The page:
Carl and San Woodring – Austin and I loved them and our daughters, Annabelle and Christiana, as they grew, loved them as well. Our daughters especially enjoyed watching and discussing moves with Carl, after San had died. Carl, San, Austin, Annabelle, and I all went to Rice and that was an important and strong connection. Carl and San chose Rice University as their beneficiary – they wanted to benefit the University where they met and that they stayed so connected to over the years. I am honored to have been their attorney and also, now, representing Rice Trust Inc. (Rice University’s affiliate which serves as a fiduciary and in this case as Executor of Carl’s Will). Since Carl has no children and no close family members living in the Austin area, my husband, daughter Annabelle who lives in Austin now, and I became the nephew and nieces for the purpose of dismantling Carl’s apartment, turning over to Rice paintings, books, and writings (someone might want to do a biography of Carl some day), with Rice’s permission conveying some personal items to Carl’s immediate next door neighbors (his late life love, Margery, did not want anything other than a coffee cup with Carl’s name on it), and having Next to New (an Episcopal re-sale ministry that Carl used when he first moved from his condo to the apartment) pick up the rest. I did a walk-through of the apartment yesterday with the landlord and said my final good byes to Carl. We loved you San and Carl. You were wonderful and we loved knowing you.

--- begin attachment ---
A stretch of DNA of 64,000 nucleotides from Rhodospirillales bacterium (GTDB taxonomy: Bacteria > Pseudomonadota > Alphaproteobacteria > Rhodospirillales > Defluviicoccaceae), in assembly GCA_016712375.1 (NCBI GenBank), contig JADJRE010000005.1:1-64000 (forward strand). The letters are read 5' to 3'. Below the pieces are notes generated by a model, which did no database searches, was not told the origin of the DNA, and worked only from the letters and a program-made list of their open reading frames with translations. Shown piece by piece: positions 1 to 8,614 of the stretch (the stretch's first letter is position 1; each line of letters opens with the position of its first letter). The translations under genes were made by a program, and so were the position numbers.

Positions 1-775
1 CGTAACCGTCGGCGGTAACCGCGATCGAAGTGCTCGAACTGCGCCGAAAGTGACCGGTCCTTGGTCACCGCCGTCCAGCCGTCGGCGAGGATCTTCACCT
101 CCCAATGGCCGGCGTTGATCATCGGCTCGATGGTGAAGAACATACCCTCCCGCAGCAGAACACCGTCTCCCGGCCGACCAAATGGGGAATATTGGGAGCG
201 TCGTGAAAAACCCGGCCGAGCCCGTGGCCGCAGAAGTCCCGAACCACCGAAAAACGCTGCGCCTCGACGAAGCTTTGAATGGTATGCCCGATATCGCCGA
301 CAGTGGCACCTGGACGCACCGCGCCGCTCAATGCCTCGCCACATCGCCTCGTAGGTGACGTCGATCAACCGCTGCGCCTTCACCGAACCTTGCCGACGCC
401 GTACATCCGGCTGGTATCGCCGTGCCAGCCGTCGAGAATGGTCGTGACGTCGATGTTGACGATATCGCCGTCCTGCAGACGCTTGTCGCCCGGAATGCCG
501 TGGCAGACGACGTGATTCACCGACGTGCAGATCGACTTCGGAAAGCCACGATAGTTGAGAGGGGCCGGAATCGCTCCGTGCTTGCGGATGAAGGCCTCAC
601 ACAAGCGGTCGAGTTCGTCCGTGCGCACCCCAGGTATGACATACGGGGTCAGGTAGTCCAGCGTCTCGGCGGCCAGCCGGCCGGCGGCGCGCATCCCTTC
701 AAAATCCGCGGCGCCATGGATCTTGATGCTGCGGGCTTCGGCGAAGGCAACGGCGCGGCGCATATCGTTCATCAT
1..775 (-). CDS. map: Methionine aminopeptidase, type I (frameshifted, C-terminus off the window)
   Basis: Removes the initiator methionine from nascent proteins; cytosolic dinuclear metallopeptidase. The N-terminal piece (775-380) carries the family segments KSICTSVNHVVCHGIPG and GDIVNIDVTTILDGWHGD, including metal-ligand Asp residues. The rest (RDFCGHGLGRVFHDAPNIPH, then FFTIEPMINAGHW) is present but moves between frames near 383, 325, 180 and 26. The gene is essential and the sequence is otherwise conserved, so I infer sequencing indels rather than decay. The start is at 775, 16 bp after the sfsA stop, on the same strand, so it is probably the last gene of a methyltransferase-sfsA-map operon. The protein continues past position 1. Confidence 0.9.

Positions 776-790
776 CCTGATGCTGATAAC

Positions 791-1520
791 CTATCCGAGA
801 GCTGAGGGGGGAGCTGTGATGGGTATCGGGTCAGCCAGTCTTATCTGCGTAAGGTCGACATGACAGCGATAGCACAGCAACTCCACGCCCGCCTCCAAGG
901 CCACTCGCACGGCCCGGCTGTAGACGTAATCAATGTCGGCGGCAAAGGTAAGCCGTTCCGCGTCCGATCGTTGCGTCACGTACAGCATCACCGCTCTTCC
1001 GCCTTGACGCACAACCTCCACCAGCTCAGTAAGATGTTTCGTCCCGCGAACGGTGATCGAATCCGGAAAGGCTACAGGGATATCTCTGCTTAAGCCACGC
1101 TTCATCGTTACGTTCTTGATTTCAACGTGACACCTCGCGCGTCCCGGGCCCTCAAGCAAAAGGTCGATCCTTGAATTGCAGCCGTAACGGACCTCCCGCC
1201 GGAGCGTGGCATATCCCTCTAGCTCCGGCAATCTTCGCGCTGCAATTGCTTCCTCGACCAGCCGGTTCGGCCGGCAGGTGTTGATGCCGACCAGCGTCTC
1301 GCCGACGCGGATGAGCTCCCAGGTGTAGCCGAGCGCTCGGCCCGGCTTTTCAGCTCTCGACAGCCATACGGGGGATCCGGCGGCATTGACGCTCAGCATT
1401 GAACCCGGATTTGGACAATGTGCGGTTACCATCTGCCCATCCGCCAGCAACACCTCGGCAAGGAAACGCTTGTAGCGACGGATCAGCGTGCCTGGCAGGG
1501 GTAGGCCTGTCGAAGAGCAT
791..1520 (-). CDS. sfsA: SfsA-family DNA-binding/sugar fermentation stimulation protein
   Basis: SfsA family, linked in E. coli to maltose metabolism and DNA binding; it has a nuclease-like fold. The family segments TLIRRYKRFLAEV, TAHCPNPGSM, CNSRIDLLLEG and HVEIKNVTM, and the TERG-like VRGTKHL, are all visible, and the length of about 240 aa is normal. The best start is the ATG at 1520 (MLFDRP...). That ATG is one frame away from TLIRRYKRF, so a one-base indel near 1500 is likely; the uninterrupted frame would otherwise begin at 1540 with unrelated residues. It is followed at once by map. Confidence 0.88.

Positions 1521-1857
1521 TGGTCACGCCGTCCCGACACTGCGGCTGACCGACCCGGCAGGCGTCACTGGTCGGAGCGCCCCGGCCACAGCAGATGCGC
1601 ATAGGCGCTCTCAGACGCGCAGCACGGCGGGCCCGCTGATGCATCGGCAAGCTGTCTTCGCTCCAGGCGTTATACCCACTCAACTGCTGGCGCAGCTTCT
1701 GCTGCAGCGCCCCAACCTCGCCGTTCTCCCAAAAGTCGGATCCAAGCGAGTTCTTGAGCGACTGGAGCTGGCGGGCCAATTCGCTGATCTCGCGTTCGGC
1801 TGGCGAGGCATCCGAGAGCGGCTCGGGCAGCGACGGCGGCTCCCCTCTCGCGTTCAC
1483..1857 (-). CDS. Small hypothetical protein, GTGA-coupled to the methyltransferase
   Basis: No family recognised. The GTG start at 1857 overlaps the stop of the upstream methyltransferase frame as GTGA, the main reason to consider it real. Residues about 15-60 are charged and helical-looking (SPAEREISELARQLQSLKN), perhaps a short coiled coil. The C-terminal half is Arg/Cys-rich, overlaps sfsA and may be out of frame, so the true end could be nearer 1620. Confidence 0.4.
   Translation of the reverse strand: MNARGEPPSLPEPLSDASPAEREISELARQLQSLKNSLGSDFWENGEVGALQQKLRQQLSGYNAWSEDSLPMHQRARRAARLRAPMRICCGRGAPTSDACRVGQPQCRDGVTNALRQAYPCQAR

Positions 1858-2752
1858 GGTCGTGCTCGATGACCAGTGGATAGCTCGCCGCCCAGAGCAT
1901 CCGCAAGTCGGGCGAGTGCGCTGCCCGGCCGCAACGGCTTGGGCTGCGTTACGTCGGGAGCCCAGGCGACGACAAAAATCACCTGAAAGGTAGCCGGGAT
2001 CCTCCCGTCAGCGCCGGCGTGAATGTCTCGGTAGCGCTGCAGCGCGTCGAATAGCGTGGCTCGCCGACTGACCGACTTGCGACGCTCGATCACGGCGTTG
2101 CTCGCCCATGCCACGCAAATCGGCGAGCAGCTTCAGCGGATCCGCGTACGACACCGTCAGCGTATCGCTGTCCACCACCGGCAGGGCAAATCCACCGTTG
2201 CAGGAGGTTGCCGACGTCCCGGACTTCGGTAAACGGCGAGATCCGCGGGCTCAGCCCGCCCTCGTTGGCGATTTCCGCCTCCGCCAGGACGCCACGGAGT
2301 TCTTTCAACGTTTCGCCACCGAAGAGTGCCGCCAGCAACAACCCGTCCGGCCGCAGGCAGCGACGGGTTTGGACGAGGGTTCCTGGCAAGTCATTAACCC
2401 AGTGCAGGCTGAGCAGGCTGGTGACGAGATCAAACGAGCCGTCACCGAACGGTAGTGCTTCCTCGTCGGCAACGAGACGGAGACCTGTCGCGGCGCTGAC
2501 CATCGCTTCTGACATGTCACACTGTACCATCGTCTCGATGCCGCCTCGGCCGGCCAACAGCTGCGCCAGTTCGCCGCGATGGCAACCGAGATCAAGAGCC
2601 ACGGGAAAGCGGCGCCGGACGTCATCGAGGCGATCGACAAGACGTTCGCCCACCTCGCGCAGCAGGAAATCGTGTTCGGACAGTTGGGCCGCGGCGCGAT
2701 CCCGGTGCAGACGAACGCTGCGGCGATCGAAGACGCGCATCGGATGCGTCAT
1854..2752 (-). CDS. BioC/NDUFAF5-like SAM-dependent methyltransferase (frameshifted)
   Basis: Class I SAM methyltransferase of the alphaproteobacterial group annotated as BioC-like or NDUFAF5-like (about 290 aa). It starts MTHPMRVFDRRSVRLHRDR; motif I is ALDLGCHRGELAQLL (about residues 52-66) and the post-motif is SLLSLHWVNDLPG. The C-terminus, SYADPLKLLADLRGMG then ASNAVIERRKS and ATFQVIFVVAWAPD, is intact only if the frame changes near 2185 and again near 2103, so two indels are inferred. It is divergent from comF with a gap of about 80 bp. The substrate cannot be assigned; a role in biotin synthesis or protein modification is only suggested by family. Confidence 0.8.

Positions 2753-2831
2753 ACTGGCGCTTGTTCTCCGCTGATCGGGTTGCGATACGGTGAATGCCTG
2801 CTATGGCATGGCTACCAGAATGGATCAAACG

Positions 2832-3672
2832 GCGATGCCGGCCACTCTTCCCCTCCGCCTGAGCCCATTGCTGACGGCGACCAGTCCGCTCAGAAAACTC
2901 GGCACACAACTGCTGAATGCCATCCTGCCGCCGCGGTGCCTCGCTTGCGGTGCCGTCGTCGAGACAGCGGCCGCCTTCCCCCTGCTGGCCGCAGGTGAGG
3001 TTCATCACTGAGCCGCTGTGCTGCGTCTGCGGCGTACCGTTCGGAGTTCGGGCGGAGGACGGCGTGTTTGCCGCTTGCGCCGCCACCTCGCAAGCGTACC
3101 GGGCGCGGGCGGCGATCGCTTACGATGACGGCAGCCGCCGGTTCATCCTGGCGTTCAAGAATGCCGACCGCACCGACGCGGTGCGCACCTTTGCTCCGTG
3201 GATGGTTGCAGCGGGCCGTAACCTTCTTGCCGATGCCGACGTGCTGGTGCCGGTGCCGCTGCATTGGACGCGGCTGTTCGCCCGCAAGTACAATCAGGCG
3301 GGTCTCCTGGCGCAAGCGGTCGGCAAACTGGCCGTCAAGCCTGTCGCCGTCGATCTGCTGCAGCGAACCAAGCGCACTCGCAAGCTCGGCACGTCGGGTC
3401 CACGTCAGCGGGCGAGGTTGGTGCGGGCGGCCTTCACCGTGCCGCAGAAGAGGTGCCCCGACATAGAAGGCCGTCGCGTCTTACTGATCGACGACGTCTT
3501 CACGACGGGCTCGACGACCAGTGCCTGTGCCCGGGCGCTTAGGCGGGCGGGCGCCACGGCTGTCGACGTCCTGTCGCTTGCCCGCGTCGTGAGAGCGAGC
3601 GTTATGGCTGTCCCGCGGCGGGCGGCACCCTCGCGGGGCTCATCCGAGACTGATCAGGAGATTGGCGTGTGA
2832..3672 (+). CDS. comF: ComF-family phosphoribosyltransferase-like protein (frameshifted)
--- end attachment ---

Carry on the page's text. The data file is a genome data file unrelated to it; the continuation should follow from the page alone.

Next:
Kathleen Ford Bay
October 13, 2009
My mother, Wanda Woodring, spoke of her cousin Carl on several occasions. Carl attended our family reunions on more than one occasion. The Woodrings are an accomplished group. I am proud to say I am related. May Carl's family and friends be comforted to know my thoughts are with you in your loss.
Sara Mullins
September 19, 2009
Carl was a wonderful godfather to me, from baptism to adulthood, always remembering me at Christmas and on my birthday. He taught me to love the intellect and nature. I am glad for the days I spent with him in July and for the stories he told me. I loved him dearly andknow that he has enriched my life greatly.
Victoria Buckley
September 18, 2009
Carl Woodring was a great teacher, a magnificent scholar, and a treasured friend.
Morton Paley
September 18, 2009
Carl Woodring was my dearly loved cousin, our mothers being sisters. We shared our appreciation for Rice University, where we were both students. Through visits and letters, we maintained a fond relationship as he gained distinction as a man of letters. For me, the loss is deeply personal.
Marion Lindell
September 17, 2009
Carl Woodring was the best of teachers, colleagues, and collaborators. He was a remarkable man and a wonderful role model. Along with so many others whose lives he touched, I’ll miss him--and not expect to meet his like again.
James Shapiro
September 17, 2009
Carl Woodring was a fine colleague, an admirable human being, and a great scholar of the Romantic era in English literature. Along with David Erdman, he pioneered the political study of the Romantic poets at a time when it was virtually unknown, He had a wry critical style full of sharp local details and inobtrusively sound judgment. His work will endure.
Morris Dickstein
September 17, 2009
Carl Woodring was a giant among teacher-scholars of English literature of the Romantic and Victorian periods. Hundreds of his colleagues, students, and friends will miss him, but we shall be supported by his example and inspired by his career as long as we live.
Donald H. Reiman
September 16, 2009